After spending your tax refund on an unexpected engine repair and driving twenty minutes in traffic just to find a parking spot that’s six blocks from your house, a self-driving car sounds pretty good. It could drop you off where you need, go park itself, and then drive back and pick you up when you’re ready to go out again. It could also help you keep your refund because, in the future, self-driving cars will be ownerless, part of a fleet that serves the greater public.
At least that’s one scenario offered by advocates of autonomous vehicles. Skeptics point to other possible futures: how those with means will be the only ones who can afford driverless technology and, even so, those cars won’t mesh easily with older models, which will still be helmed by humans. In the end, the much-ballyhooed tech will do little to decrease accidents or congestion.
But according to James Anderson, a senior behavioral scientist at nonprofit research group RAND Corporation, “the societal benefits exceed the costs” of driverless vehicles. Author of a recent report on self-driving cars, Anderson spoke last week at a Congressional briefing on the topic. Below are three reasons he’s betting the farm that self-driving cars will—and should—be the norm.
1. Lives saved
“Every driver believes that he or she is above average,” Anderson says, but most accidents are due to human error. Driverless cars would obviously lower that likelihood, providing the number one benefit of having more of them on the road.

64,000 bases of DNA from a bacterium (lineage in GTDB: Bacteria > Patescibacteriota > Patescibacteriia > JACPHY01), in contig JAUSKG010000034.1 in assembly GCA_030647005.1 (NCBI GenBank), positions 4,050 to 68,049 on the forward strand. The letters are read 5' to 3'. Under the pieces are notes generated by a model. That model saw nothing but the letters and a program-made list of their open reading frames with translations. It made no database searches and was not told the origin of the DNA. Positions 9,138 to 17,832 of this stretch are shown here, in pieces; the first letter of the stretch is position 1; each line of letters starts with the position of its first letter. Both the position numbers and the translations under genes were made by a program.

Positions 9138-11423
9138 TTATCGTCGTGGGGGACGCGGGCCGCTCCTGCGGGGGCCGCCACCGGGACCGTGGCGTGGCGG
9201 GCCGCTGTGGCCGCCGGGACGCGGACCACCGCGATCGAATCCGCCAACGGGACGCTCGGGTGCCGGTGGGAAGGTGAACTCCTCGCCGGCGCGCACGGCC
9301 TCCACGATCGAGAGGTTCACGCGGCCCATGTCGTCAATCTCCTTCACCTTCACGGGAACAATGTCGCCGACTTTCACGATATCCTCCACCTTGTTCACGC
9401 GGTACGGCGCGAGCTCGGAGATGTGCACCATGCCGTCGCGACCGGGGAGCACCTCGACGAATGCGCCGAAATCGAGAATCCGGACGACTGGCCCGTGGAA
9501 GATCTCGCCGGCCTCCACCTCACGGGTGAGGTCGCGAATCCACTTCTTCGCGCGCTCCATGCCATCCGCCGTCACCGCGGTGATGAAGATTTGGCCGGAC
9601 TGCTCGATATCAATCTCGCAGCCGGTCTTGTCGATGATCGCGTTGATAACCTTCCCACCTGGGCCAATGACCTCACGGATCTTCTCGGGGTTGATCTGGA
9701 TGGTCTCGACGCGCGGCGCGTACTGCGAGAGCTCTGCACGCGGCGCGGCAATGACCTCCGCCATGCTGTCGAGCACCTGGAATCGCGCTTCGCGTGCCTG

“We can see the promise of this kind of technology exercised daily basis with crash-avoidance systems, cruise control, sensors that aid the driver, backup technology,” Rodney Slater, former U.S. Transportation Secretary, told the press. “You see it play out in small snippets. Now we have the possibility of combining all that with autonomous driving.”
2. Fewer parking garages, cheaper housing
Drivers and passengers want to park as close to their destination as possible, which is why there’s so much pressure to have as many garages, surface lots, and on-street parking next to housing and businesses. Autonomous vehicles relieve this pressure because they can drop their passengers off wherever and park farther than where humans would find acceptable. With that pressure gone, developers could devote more of their energies to residential infill, helping to lower housing costs.
3. Fuel and materials cost-savings
True, if autonomous vehicles drive farther for parking spots and gas stations, savings on fuel may not be as high as supporters of the technology believe. But such cars also use less energy than standard vehicles, and they brake and accelerate more efficiently than humans. And, if it turns out they’re involved in fewer crashes (still a big “maybe”), then they could be manufactured with lighter materials, which would also be more efficient.
Category: Parking Tech